Camille is also one of the heads of the Dakar Music Expo, a summit-slash-festival focused on bringing new music business to West Africa. The first edition took place in 2019, and this year's event was canceled. "Dakar is still a cultural hub today,", she thinks, "But it's not that really."

The good old days go back to the first World Festival of Black Arts, held in Dakar in 1966, or the nights when groups such as Xalam and the Orchestra Baobab used to fill nightclubs in St. Louis or Thiès. Artists like Mara don't want to recreate that age, but rather replace their country as a cultural hub of their time. "People in Senegal love music", says Mara. "We are trying to make them know more about our music, new music."

See our list below and listen to some new music from Senegal.

Ibaaku

Self-described as an alien, Ibaaku is a restless music-maker. He's one of a kind in Senegal and West African music, blending non-linear rhythmic lines, noise-art and deep research into different Senegalese regions and ethnic groups. For his next album—a quarantine yet to-be finished project—he brings together different timelines, places and media. "I want this to be a mix of music, film and performance, a back and forth movement to the past," he says.

Guiss Guiss Bou Bess

Coming from a recent release, the album Set Sela, Guiss Guiss Bou Bess spearheads new music in Senegal. Less than four years since their founding, they have brought to light an original approach to sabar—a traditional music genre in Senegal. Its numerous patterns and sound combinations are crossed with synthetic sonic layers, enhancing the drums' main attacks and accents. "Our music is made to dance to," says Mara Seck, the group lead vocalist.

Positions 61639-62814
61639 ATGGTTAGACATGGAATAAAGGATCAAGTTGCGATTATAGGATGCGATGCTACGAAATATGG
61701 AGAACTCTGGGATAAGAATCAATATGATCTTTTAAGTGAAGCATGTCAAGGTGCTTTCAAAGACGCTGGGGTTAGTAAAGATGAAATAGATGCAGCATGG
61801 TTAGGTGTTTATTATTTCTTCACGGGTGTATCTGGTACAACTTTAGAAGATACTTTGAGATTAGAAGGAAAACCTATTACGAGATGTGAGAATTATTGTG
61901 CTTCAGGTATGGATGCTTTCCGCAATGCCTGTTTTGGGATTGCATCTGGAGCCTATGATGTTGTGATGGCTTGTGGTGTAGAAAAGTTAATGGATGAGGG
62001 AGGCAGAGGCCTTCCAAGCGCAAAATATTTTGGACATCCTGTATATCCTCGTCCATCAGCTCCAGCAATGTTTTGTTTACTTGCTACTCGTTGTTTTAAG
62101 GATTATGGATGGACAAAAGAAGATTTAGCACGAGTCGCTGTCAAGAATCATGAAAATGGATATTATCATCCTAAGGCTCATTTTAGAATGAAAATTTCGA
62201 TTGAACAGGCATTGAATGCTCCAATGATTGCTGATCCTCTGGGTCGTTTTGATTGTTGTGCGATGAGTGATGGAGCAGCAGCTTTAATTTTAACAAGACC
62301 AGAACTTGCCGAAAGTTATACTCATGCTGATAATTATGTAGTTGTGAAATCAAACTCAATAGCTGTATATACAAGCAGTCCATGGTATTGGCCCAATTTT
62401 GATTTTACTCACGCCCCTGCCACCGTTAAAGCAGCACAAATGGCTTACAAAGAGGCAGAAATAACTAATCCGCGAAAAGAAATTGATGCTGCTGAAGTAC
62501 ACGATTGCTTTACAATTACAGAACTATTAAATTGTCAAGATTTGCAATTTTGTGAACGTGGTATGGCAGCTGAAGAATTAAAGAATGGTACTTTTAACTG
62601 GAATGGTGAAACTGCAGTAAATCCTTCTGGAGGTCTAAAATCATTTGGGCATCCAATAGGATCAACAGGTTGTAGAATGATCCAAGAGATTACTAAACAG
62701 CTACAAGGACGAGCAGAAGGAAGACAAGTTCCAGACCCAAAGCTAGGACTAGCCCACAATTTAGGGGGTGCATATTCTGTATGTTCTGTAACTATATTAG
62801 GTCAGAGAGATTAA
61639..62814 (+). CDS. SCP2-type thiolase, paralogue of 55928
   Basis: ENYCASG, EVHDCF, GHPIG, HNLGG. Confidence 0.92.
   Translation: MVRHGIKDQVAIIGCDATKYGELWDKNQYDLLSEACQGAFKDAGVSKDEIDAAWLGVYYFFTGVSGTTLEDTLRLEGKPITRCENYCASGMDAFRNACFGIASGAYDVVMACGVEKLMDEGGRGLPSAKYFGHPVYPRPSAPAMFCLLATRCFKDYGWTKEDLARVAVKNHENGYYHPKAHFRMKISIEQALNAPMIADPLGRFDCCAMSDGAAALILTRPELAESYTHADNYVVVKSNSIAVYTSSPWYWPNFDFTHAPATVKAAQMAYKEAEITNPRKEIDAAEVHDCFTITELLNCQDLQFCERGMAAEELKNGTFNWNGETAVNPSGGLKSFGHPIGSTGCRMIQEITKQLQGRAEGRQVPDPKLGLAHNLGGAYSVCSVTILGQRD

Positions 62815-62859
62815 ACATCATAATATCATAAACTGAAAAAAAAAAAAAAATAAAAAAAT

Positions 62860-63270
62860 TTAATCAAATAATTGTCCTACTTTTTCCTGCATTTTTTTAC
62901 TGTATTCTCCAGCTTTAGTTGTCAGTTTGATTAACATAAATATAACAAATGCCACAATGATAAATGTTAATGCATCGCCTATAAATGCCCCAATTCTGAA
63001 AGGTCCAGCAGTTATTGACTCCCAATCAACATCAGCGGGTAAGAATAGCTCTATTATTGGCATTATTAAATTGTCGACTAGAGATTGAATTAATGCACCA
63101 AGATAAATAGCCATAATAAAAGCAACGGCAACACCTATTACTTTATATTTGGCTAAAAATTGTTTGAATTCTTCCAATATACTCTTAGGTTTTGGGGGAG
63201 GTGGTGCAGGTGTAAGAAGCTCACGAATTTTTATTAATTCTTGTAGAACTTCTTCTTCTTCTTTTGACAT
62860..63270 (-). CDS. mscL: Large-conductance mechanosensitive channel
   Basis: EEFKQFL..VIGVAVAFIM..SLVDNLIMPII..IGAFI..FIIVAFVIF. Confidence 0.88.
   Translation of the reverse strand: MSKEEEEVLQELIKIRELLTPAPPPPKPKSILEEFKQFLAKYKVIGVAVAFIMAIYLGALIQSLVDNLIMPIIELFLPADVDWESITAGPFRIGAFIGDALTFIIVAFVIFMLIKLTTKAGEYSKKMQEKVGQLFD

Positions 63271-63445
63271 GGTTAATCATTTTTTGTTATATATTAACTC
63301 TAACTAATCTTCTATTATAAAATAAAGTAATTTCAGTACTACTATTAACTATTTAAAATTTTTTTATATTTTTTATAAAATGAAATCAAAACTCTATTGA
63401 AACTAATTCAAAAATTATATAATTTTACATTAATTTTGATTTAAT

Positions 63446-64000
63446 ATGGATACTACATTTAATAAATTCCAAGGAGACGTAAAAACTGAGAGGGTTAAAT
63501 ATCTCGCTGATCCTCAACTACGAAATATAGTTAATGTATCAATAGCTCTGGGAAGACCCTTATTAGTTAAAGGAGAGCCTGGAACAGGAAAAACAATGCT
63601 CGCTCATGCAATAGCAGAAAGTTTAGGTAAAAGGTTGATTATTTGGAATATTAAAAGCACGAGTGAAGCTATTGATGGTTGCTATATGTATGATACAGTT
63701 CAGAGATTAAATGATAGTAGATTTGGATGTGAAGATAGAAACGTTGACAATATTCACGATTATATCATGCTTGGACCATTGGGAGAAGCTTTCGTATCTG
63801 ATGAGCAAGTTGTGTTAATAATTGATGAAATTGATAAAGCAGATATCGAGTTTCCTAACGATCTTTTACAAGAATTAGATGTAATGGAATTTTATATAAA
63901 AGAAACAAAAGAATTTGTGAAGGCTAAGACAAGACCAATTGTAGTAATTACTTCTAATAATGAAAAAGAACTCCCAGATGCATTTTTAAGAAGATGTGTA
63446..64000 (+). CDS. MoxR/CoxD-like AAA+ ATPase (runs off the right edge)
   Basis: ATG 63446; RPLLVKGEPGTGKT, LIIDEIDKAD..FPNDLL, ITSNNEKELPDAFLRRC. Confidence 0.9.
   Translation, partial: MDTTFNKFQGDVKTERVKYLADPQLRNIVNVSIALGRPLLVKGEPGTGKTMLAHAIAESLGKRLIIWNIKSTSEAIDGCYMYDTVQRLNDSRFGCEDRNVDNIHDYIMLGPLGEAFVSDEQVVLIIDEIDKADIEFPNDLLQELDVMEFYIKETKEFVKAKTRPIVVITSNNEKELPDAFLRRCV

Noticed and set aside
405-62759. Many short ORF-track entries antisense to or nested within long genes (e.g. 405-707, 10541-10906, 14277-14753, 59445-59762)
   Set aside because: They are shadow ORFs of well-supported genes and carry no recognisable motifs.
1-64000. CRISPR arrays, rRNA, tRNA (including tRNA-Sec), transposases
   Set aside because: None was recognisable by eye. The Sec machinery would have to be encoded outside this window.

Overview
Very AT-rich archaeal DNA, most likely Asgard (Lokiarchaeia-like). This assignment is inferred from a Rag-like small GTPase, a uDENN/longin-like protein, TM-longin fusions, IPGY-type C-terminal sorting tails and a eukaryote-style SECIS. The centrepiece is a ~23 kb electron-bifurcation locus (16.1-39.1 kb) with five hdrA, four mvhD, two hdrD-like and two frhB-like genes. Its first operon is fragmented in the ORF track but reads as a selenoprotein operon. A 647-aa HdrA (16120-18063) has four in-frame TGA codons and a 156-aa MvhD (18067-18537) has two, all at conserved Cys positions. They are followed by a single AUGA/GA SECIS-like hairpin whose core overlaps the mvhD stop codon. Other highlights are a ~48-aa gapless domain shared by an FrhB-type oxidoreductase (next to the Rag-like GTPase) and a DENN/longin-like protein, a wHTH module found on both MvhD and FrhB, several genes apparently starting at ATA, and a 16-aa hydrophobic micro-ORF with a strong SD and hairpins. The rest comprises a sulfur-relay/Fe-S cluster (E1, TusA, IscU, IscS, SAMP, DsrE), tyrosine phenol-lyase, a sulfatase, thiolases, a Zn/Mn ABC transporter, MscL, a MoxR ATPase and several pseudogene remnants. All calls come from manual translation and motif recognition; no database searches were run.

Omzo Dollar

Since Positive Black Soul "Je ne sais pas," one of the first rap hits in Senegal, different artists have hit the high ranks of the galsen hip-hop. Omzo Dollar is the new kid on the block. The young rapper can spit bars in French, English and Wolof, dropping trap or afrobeats flows.

SAHAD & The NATAALPATCHWORK

Sahad Sarr is the bandleader of one the most exciting big bands in Senegal at the time. Along with the Nataal Patchwork, he blends sweet reggae melodies with afrobeat harmonies and jazzy maneuvers into dancing, easy-listening tunes.

Collectif Boukan/Galass

The newly-born music collective is headed by Galass, an electronic music producer based in Dakar. Darkroom ambient textures, heavy hardcore drum kicks and cyber-Yoruba aesthetics are behind tracks such as Olokun or the End of Standard EP.

Electrafrique

First started in Kenya, Electrafrique set foot in Senegal a few years ago. The party is a mandatory stop for anyone who wants to see the best dancers in town and listen to some of the best DJs of the continent. When DJ Cortega is on the decks, he doesn't miss a chance to drop new afro house tracks, the latest kizomba releases or hints of gqom all over the dance floor.

Analog Dakar Club

Both a party and a blog for crate diggers, Analog Dakar Club is the place to be (or the profile to follow) if you want to listen to African and diaspora gems that are not easily available in your streaming service.

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Photo: Alvin Ukpeh.

The Year Is 2020 & the Future of Nigeria Is the Youth

We discuss the strength in resolve of Nigeria's youth, their use of social media to speak up, and the young digital platforms circumventing the legacy media propaganda machine. We also get first-hand accounts from young creatives on being extorted by SARS and why they believe the protests are so important.

In the midst of a pandemic-rife 2020, the voices of African youth have gotten louder in demand for a better present and future. From structural reforms, women's rights, LGBTQ rights, and derelict states of public service, the youths have amplified their voices via the internet and social media, to cohesively express grievances that would hitherto have been quelled at a whisper.

Nigerian youth have used the internet and social media to create and sustain a loud voice for themselves. The expression of frustration and the calls for change may have started online, but it's having a profound effect on the lives of every Nigerian with each passing day. What started as the twitter hashtag #EndSARS has grown into a nationwide youth revolution led by the people.

Even after the government supposedly disbanded the SARS (Special Anti-Robbery Squad) unit on the 10th of October, young Nigerians have not relented in their demands for better policing. The lack of trust for government promises has kept the youth protesting on the streets and online.